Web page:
Date of Award


Document Type


Degree Name

Doctor of Philosophy (PhD)



Committee Member

Dr. Frank Alexis, Committee Chair

Committee Member

Dr. Daniel C. Whitehead

Committee Member

Dr. Guigen Zhang

Committee Member

Dr. Annel Greene


By definition, volatile organic compounds (VOCs) are organic compounds that easily become vapor or gases. Many VOCs are hazardous air pollutants and often known for their low, often unpleasant, threshold odor, which can be below parts per billion in some cases. Nanotechnology-based materials for the remediation of gaseous pollutants has been the focus of many researchers due to their unique chemical and physical properties and enhanced reactivity when compared to bulkier materials. Among the many challenges preventing the global use of nanomaterials are the high costs of fabrication, on-site recovery, limited scale-up, potential toxicity since many of them rely on metallic nanomaterials, the low off-targeting specificity responsible for decreasing the effectiveness of the material and the limited applicability to few classes of contaminants.

Here, the development of synthetic and natural materials for environmental remediation of significant gaseous contaminants, such as VOCs, was explored using poly(d,l-lactic acid)-poly(ethylene glycol)-carboxylic acid (PDLLA-PEG-COOH) (synthetic) and cellulose (natural) as the scaffold materials. Through the use of a simple and easy to scale up synthesis approach, and the use of a biodegradable or natural material, we overcome costs of fabrication and the need for the material to be recovered. An analysis of the different compounds present in a rendering plant allowed for determination of relevant compounds to be studied and provided information on the chemistry of these molecules. A variety of gaseous compounds were detected at a rendering plant area, in different sites of the plant, with the majority of the compounds belonging to carboxylic acid and aldehyde functionality. These findings were fundamental for the determination of the functional groups that to be conjugated into the materials to be used for the gas capture. Using appropriate chemistry approaches, it was possible to attach different functionalities to the synthesized PDLLA-PEG-COOH nanoparticles, tuning their properties so they can specifically target and capture different gaseous compounds. Consequently, different properties of the synthesized material were explored and investigated in an effort to determine the most efficient and facile approach to the gaseous capture, but also to better determine the possible applications of the material as well as the feasibility of scaling up the material synthesis.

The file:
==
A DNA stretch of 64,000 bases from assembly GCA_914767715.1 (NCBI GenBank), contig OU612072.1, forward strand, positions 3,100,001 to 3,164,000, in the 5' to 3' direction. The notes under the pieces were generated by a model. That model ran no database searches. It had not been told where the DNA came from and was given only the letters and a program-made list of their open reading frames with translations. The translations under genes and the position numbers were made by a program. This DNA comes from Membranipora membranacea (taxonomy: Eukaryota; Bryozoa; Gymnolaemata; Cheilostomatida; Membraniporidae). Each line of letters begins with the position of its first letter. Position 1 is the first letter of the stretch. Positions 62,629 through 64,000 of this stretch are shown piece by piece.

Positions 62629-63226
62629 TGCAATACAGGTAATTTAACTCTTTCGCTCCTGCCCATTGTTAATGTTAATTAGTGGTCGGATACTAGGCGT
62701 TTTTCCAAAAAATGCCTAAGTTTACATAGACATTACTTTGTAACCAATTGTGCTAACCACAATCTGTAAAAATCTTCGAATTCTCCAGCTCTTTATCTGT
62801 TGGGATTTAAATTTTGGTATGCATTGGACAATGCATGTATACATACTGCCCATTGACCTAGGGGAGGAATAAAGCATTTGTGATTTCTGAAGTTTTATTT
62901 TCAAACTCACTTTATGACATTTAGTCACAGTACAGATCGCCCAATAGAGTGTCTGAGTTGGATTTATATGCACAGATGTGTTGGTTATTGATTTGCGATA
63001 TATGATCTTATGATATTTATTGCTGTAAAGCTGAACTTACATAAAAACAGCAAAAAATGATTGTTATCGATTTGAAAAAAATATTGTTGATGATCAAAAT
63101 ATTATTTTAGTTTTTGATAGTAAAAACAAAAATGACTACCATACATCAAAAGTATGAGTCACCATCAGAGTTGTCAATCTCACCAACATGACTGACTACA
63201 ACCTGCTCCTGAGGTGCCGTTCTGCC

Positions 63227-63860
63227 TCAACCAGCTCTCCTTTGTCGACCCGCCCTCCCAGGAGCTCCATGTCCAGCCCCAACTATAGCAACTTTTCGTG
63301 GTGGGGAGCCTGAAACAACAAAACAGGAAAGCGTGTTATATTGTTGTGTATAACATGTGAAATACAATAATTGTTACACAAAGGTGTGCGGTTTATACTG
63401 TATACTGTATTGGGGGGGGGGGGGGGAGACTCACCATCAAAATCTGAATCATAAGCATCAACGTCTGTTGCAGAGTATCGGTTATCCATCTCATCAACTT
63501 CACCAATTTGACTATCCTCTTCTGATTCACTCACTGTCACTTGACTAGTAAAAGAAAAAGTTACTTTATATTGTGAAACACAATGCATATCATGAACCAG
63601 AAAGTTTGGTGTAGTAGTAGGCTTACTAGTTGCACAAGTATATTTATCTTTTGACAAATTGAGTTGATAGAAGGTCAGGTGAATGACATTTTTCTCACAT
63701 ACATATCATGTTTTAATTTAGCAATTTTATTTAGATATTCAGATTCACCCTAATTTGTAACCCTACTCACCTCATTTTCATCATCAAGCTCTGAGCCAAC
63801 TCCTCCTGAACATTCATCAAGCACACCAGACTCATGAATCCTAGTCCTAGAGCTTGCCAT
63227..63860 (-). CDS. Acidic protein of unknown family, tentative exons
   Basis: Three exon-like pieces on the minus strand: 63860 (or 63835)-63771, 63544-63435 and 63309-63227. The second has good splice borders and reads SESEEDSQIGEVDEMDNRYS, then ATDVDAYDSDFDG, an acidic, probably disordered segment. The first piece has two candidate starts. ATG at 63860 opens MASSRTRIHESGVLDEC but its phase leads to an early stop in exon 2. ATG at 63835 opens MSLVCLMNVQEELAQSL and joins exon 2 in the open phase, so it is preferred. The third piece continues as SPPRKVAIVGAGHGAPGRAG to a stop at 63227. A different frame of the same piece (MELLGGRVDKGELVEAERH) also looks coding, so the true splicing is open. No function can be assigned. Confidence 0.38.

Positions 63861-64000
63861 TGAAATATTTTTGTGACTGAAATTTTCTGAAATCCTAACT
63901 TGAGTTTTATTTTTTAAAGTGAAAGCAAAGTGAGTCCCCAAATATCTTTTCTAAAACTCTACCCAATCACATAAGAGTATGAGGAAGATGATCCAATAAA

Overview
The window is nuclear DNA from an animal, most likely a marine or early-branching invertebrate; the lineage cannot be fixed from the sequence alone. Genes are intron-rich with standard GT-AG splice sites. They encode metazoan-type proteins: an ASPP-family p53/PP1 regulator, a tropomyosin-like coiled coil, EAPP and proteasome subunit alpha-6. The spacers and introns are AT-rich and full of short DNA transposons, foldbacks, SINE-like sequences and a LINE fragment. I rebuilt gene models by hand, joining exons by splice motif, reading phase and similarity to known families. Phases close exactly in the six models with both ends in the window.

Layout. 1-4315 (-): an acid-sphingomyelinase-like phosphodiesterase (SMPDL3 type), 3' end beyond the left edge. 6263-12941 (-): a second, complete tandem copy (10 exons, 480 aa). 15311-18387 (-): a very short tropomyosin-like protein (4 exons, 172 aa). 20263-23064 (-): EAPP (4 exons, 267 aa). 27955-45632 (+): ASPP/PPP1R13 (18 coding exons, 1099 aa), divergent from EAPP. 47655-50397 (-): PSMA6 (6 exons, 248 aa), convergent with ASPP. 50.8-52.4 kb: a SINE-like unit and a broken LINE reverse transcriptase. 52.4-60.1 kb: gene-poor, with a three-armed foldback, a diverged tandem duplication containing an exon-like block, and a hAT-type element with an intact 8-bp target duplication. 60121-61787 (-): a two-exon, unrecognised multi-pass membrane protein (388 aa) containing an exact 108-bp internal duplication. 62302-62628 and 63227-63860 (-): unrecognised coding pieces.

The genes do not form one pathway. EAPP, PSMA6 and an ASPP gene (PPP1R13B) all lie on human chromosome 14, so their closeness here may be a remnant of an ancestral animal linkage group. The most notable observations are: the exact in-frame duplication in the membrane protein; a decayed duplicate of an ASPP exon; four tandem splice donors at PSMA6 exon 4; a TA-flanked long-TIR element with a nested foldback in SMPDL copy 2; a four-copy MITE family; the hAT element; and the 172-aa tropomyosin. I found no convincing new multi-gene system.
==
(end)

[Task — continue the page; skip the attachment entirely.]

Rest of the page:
Results demonstrated a wide array of gaseous chemical compounds present in the air of an industrial site. While all detected concentrations were below the regulation limits, the obnoxious malodor associated with these compounds contributes to the difficulty in finding a location for new sites due to the annoyance caused to the population surrounding the area. Furthermore, the results showed that synthetic and natural materials could be tailored for the specific capture of said compounds. Preliminary results exploring the scale up of the materials synthesis provided promising results. These findings are expected to provide sufficient and strong theoretical and methodological evidence for the development of a large-scale process for the synthesis of amine-functionalized nano materials to be used for environmental remediation of relevant gaseous compounds.



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